How To Predict a Storm

There are several existing works of art that were inspired by the concepts associated with Storms. From Beethoven's pastoral Symphony and Vivaldi's Four Seasons, to literary works of Shakespeare such as his play The Tempest, and a number of pieces of visual art by seascape painters Turner and Aivazovsky created dramatic popular views on storms. Of these artistic presentations, storms have been regarded as a strong force of nature that signify danger.

A storm is essentially a disturbance of the earth's atmosphere and surface characterized by strong forces of wind, thunder and lightning, ice storms, blizzards, firestorms, tropical cyclones and tornadoes and other rare natural occurrences. Due to its highly destructive nature, predicting these storms has been one of mankind's primary concerns.

Since time immemorial, our ancestors believed themselves to have found ways to beat a storm from wreaking havoc on their crops. They relied on observing signs from nature, patterns of animal behavior and even folklore to avoid danger. However ancient their methods are, they seemed to have survived even the toughest of these storms, so knowing how they did it may help us as well.

Here's a simple guide on how to predict if there is an upcoming storm:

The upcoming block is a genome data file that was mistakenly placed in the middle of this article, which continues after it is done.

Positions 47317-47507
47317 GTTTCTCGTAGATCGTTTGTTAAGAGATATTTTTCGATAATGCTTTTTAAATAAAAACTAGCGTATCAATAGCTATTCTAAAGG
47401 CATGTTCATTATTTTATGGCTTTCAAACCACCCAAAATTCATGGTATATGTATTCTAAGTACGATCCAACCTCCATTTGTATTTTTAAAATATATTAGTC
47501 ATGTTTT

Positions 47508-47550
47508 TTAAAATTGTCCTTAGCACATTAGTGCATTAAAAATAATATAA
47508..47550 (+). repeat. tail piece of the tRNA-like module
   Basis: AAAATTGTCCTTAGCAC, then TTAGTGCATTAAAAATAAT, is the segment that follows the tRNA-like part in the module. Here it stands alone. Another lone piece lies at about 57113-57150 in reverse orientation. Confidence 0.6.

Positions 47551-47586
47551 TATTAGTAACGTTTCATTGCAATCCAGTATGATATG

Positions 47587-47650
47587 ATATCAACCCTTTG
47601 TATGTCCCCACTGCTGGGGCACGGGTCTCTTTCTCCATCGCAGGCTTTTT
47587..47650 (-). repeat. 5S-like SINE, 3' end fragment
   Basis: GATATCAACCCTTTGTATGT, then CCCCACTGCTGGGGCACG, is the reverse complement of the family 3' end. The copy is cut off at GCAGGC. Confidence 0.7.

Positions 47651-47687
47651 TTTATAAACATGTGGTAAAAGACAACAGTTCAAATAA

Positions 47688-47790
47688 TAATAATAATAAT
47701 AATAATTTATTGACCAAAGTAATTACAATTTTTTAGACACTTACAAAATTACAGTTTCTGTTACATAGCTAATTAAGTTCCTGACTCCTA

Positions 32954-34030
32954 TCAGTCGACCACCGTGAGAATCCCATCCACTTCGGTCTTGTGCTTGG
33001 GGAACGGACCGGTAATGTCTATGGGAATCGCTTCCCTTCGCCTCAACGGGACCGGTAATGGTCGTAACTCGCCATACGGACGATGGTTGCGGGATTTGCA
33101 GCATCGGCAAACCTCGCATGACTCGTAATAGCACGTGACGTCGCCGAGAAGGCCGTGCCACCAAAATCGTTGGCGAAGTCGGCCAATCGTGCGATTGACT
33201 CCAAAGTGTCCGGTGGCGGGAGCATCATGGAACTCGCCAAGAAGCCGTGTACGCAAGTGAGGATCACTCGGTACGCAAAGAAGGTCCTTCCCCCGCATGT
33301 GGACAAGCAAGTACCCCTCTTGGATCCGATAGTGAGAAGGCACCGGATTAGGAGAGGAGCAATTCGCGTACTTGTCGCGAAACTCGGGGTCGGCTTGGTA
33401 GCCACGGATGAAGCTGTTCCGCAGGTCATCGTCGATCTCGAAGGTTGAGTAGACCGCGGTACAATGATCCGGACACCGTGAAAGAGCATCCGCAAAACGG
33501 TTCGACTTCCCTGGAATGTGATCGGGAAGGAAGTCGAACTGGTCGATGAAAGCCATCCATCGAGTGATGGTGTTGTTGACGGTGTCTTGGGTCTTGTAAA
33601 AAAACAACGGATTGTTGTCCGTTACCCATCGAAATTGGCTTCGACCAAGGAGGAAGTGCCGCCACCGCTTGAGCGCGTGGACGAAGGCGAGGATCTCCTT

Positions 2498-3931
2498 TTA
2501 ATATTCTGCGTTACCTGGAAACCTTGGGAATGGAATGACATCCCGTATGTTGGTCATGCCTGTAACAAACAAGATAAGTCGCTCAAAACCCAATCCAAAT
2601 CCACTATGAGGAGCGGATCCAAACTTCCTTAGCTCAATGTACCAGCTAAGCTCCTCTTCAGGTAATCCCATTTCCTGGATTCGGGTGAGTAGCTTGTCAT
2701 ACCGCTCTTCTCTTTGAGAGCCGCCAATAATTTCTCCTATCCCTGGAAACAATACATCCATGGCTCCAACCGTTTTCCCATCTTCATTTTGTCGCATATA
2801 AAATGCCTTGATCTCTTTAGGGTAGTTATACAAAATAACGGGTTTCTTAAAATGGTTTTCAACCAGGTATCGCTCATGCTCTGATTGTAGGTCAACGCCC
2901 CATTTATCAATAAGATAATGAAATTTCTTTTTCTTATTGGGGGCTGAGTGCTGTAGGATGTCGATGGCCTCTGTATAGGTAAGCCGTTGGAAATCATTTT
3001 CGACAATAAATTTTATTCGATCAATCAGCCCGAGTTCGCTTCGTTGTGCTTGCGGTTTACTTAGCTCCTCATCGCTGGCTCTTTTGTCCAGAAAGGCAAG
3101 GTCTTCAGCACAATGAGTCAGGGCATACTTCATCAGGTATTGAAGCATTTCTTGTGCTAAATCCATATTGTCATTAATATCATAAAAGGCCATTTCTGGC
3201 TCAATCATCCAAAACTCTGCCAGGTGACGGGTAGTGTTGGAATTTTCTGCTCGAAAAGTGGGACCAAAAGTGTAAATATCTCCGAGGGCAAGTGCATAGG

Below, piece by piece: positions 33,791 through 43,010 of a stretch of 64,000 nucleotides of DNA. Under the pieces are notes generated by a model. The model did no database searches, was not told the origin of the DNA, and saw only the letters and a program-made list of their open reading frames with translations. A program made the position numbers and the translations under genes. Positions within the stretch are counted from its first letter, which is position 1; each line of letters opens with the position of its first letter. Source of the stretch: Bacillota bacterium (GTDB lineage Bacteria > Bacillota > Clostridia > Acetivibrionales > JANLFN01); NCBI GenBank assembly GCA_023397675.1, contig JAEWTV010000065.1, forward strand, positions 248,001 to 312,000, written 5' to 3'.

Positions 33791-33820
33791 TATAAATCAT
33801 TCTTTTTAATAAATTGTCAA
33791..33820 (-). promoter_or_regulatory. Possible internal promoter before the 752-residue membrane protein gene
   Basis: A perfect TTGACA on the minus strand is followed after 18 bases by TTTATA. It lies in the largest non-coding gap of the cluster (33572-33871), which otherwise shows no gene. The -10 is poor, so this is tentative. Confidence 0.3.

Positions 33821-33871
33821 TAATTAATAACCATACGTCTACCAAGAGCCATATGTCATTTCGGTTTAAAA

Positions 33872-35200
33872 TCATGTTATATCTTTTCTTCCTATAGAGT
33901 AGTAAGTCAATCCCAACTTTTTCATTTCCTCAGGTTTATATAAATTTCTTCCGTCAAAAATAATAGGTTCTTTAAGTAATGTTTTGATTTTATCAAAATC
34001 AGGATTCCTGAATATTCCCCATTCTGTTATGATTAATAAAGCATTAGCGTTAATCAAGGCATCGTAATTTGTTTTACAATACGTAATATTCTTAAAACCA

1. Check the clouds. If you see cumulonimbus clouds at an early time of day, it may be safer to be prepared. It may be best to re-schedule camping plans or a walk in the park. Cirrus and altocumulus clouds that appear as feathery strips of clouds signify bad weather within the next 36 hours.
  2. Look for patterns of animal behavior. A rule of thumb is, if the birds are flying low, it means their ears are hurting from the forming air pressure at high altitudes, thus the formation of a storm. Ants tend to build their hills to a greater steepness. Cats lick behind their ears just before rain. Cows either stay close to each other or lie down before bad weather.
  3. Grass dews in the morning. Unless it rained the night before, checking the grass for dew is also a way to tell if there's going to be rains that day. If the grass is dry, it may mean a rainy day.

There are existing governmental departments around the world like the National Weather Service in the United States that use digital and grid-formatted storm forecast products. Their acquired forecasts are then stored in their mainframe database called the national Digital Forecast Database (NDFD). Many other privately-owned weather firms are using the same information stored on this database like temperature, cloud cover, humidity, probabilities of precipitation, and wind direction. These data are viewable via the Internet through its department, the Storm Prediction Center. You can easily get free forecasts through their website using a user-friendly point-and-click forecasting method.

Today, researchers at the University of Wisconsin-Madison Space Science and Engineering Center are looking at a possible storm prediction mechanism through satellite observation of cloud temperatures. They are now seeing a huge 45-minute boost in early detection of storms using their designed computer algorithms. On storm predictions, every minute matters and such development is a sure way to save properties and lives.


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